we have held that, in general, grievance arbitration is reviewed

under the gross error standard of review,7 we have not decided

whether there should be a different standard for compulsory

grievance arbitration, the present case, as opposed to non-

compulsory grievance arbitration.  However, we need not decide in

this case whether the more deferential gross error standard or

the less deferential arbitrary and capricious standard of review

applies, for both tests here lead to the same result.  As set out

in part IV, we must reverse even under the more deferential

gross error standard.  In these circumstances, as we have done

before, we leave the question open because the facts of the case

require a reversal under either standard:

               In State v. Public Safety Employees
          Association, 798 P.2d 1281 (Alaska 1990), we
          were not required to address the question
          whether compulsory grievance arbitration
          proceedings might be subject to a standard of
          review other than gross error.  PSEA [v.
          State, 895 P.2d 980 (Alaska 1995)] does not
          resolve that question, but does note that
          this court has applied the gross error
          standard to grievance arbitration
               proceedings.  See PSEA, at 984.  We choose
          not to address in this case whether
          compulsory grievance arbitration proceedings
          might be subject to a standard of review
          other than gross error, as we again are not
          required to do so.[8]

     The Arbitrator Misapplied Section 3.2 of the CBA.

               The university argues that, in order to rule

against it, Lehleitner was obligated to find that it illegally

discriminated against union employees when it offered salary

increases to non-union employees without making similar payments

to union employees.  In the context of this case, Lehleitner was

required to find that the universitys acts constituted

discrimination prohibited by law.

          But Lehleitners decision includes no such finding.  He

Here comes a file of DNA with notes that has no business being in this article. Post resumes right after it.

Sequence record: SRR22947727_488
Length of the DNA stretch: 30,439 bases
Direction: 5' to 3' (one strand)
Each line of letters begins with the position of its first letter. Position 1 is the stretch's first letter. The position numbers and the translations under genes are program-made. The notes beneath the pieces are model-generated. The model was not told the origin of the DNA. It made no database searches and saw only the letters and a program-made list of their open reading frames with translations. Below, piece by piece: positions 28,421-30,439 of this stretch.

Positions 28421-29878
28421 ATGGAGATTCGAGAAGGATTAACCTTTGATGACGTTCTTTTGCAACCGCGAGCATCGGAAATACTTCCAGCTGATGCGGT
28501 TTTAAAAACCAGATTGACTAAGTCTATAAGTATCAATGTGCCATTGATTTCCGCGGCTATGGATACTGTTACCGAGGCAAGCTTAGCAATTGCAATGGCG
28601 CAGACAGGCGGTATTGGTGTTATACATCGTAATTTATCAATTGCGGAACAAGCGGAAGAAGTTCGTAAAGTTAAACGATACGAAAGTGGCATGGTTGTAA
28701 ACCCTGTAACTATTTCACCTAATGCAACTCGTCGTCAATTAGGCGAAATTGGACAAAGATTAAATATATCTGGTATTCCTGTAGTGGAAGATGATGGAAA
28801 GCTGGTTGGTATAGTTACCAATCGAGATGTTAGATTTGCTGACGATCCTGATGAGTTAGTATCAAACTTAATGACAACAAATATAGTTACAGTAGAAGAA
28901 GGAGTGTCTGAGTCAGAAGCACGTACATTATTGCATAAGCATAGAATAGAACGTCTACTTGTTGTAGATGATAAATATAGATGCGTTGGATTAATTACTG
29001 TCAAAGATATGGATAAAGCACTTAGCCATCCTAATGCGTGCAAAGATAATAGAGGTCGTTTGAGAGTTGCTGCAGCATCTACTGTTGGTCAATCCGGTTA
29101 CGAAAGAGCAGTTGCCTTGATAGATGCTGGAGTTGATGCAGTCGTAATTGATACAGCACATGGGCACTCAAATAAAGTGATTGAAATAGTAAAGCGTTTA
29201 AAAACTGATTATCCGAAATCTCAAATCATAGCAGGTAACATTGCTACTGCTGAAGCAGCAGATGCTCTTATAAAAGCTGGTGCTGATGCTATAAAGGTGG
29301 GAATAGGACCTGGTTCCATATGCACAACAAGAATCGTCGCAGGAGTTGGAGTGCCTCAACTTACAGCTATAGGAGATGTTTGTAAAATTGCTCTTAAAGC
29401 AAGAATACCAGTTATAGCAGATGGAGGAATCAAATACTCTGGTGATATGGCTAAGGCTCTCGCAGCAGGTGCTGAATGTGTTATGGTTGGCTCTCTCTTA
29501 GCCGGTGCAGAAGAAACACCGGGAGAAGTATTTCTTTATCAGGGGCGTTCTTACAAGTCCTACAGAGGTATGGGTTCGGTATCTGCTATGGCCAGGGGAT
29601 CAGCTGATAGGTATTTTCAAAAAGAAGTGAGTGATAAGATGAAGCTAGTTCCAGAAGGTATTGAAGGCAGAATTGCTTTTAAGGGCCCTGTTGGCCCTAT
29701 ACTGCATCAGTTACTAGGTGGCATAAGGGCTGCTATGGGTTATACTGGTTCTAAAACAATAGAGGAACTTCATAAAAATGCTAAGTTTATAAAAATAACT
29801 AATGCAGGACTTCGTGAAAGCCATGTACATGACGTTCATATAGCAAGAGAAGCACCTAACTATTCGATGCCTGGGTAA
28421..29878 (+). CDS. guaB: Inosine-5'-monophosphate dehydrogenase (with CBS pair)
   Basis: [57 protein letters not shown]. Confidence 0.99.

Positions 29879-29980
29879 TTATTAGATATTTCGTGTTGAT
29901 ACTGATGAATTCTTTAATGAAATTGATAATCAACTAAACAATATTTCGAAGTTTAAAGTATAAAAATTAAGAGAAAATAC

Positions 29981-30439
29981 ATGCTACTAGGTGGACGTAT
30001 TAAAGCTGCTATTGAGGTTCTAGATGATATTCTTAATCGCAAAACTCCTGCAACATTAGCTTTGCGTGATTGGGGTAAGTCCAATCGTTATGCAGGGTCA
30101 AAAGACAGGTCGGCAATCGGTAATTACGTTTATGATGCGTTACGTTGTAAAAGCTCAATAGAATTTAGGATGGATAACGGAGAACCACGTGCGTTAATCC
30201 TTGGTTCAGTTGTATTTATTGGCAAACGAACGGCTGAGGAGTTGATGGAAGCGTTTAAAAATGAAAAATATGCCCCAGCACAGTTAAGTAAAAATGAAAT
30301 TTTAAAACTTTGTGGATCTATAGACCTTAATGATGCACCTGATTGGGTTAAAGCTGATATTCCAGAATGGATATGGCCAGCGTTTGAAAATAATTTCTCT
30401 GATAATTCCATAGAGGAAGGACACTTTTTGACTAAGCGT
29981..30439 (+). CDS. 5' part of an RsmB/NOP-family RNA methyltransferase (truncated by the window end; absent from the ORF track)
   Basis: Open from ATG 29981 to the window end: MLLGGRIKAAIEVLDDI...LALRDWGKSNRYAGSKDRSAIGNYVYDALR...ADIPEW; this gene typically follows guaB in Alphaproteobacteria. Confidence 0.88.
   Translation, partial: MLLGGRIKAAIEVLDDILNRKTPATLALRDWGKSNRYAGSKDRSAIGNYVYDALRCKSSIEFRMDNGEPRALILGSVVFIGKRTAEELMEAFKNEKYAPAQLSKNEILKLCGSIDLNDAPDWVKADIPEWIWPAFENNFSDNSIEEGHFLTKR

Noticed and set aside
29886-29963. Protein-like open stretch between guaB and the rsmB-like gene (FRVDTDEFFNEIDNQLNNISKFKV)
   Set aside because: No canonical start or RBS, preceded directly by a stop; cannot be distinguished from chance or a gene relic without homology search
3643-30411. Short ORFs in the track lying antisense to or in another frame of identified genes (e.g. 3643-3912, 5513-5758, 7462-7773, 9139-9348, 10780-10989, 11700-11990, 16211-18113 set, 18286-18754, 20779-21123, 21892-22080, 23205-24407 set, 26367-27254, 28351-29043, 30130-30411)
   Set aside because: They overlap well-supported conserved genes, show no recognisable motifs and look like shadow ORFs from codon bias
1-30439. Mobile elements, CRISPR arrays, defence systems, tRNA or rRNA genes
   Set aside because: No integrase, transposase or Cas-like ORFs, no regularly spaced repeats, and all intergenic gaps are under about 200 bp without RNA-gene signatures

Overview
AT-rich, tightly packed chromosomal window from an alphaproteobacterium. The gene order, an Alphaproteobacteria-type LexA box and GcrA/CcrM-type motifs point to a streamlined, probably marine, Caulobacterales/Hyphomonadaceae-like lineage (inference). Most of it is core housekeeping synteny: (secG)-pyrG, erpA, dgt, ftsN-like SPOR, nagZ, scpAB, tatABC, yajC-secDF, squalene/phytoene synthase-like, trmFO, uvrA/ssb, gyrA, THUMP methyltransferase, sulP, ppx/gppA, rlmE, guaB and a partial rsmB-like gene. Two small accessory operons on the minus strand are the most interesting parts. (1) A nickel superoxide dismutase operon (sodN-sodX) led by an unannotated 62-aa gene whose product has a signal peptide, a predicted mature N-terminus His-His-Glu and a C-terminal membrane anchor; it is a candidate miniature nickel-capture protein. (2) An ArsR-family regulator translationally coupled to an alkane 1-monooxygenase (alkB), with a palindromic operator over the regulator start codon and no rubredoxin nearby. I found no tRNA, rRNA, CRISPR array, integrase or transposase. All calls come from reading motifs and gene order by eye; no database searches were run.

acknowledges that his analysis begins and pretty much ends with

the Non Discrimination article contained in the [CBA].  The non-

discrimination article provides:

          Neither the University nor the Union shall

          discriminate on any basis prohibited by law,

          including union-related activity.

In order to constitute a violation of this clause, activity must

consist of discrimination already prohibited by law.9

          The only discrimination that the arbitrator found was

that, in the course of administering the university, its

officials drew distinctions between union and non-union

employees.  Indeed, the arbitrator specifically found no evidence

of bad faith on the universitys part: He stated that the

university in attempting to redress past salary inequities acted

in a fair and equitable manner.  As Lehleitner did not find any

evidence of discrimination prohibited by law or of any anti-union

animus, it was gross error to find a violation of the

nondiscrimination clause of the CBA.

          The arbitrator grossly erred in his analysis of section

3.2.  Therefore, we need not reach the other issues raised by the



          Because the arbitrator misapplied section 3.2 of the
CBA, we REVERSE the award and REMAND with instructions that the
grievance be dismissed.  The university was entitled to take
steps in good faith to address issues of pay inequity without
risking an arbitrators decision that it had violated the non-
discrimination clause of the CBA.

     1     Marathon Oil Co. v. ARCO Alaska, Inc., 972  P.2d  595,
600 (Alaska 1999);  Ahtna, Inc. v. Ebasco Constructors, Inc., 894
P.2d 657, 660 (Alaska 1995).

     2    Guin v. Ha, 591 P.2d 1281, 1284 n.6 (Alaska 1979).

     3    AS 09.43.010-180.

     4    Ahtna, Inc., 894 P.2d at 660-61.

     5     AS 09.43.120 provides that a court may vacate an award
only  if it was procured by fraud or other undue means, if  there
was evident partiality or corruption in any of the arbitrators or
misconduct  prejudicing the rights of a party, if the arbitrators
exceeded  their  powers,  or  if  there  were  other  substantial

     6     AS  09.43.010-180  is  the  entirety  of  the  Uniform
Arbitration Act.

     7    Pub. Safety Employees Assn, Local 92 v. State, 798 P.2d
1281,  1284 (Alaska 1990).   Gross error is defined as only those
mistakes  which are both obvious and significant.    Pub.  Safety
Employees  Assn,  Local 92 v. State, 895 P.2d  980,  984  (Alaska
1995),  quoting  City of Fairbanks v. Rice,  628  P.2d  565,  567
(Alaska 1981).

     8    Pub. Safety Employees Assn, Local 92 v. State, 902 P.2d
1334, 1336 n.2 (Alaska 1995).

     9     Differing treatment based on union membership  is  not
per  se  impermissible, but is prohibited by  law  under  certain
circumstances.  For example, under AS 23.40.110(a)(3),  it  is  a
violation  of the Public Employment Relations Act to discriminate
against  public  employees in order to  encourage  or  discourage
union  membership.   In Alaska Community Colleges  Federation  of
Teachers,  Local No. 2404 v. University of Alaska, 669 P.2d  1299
(Alaska  1983),  we  held that, to establish a  violation  of  AS
23.40.110(a), the employers action generally must have been based
on  an  anti-union motive.  Id. at 1307.  We stated  that  [o]nly
where   the  employers  conduct  is  inherently  destructive   of
important  employee  interests is proof of  an  antiunion  motive
unnecessary under that section.  Id.